But other things will make it difficult. Presidential papers have become a political football in recent years, the object of a controversy over the right to know and the right to privacy, and history is the loser. The issue of whether the president or the public owns the papers—not just the official documents, but the letters, memos, notes, and briefings that are invaluable to historians—goes back as far as George Washington, who took all of his papers with him when he left office. After Franklin Roosevelt established the first presidential library, the practice was for a president to deed his personal papers to the National Archives and retain the right to determine which ones would be withheld from public view and for how long. This worked fine until Richard Nixon claimed ownership of his personal papers when he resigned from office. Congress took exception, and the Justice Department seized the records. To prevent such a recurrence, Congress in 1978 passed the Presidential Records Act, which defined which such records were public.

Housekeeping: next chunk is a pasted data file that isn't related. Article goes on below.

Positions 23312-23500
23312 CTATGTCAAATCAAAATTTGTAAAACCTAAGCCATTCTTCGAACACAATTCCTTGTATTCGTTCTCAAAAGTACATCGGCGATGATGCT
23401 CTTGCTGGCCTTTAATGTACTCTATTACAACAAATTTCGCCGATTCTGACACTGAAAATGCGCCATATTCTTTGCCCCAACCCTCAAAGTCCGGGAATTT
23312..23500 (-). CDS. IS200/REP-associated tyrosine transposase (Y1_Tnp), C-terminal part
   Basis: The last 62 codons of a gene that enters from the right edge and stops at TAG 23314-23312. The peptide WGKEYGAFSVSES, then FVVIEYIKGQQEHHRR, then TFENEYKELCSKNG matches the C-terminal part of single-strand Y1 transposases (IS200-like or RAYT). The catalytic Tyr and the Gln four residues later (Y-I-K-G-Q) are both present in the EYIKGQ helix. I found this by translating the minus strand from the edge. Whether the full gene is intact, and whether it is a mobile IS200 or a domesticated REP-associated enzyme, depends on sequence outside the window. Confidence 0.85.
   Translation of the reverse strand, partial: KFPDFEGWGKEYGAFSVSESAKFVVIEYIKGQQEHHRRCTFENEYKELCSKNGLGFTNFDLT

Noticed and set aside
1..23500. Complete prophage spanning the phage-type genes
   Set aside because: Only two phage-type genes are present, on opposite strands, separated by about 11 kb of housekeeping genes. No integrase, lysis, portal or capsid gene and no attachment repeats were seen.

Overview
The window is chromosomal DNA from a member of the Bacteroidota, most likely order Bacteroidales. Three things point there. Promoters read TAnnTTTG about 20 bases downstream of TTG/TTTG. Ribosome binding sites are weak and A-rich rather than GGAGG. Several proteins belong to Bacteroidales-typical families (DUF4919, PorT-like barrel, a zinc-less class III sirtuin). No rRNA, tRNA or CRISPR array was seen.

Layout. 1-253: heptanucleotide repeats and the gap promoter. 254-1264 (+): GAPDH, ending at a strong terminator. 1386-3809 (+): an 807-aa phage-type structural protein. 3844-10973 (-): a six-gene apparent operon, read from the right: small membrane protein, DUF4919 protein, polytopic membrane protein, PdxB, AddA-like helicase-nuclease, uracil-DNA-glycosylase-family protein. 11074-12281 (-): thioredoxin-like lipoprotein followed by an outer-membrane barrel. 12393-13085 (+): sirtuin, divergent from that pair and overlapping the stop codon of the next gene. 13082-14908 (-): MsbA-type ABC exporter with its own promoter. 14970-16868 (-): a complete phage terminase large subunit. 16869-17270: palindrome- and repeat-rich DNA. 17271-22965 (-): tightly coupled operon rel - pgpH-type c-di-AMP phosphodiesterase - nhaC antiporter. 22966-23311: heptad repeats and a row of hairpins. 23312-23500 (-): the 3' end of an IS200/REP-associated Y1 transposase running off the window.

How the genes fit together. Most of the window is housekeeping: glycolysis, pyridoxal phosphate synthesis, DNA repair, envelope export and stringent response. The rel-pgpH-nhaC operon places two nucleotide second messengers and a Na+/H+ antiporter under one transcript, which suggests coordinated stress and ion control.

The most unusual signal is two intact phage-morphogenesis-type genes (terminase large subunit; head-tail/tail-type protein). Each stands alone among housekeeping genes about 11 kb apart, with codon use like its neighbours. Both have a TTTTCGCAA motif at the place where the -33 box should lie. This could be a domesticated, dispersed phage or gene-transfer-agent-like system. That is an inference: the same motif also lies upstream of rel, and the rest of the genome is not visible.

But the law has had unforeseen consequences that will limit research at the Bush library: More records are closed today than would have been closed under the old system. Under the Presidential Records Act, the archivist becomes a policeman who must withdraw papers if they fall into one of twelve categories. The most controversial one is “confidential advice.” Just about everything that is of interest to researchers is, in some way, confidential advice. I looked through a couple of boxes of papers in the Bush library, and they were laden with pink sheets describing documents that had been withdrawn. Most of the missing papers appeared to be totally innocuous; for example, one involved the award of a technology medal, which apparently depended upon confidential advice. After many years have passed (there is no set time limit), all of the withdrawn documents will eventually be returned to the files; in the meantime, researchers can use a cumbersome procedure to appeal the withdrawal of papers. Archivists at the Bush library fear that soon they will be buried by a backlog of such requests.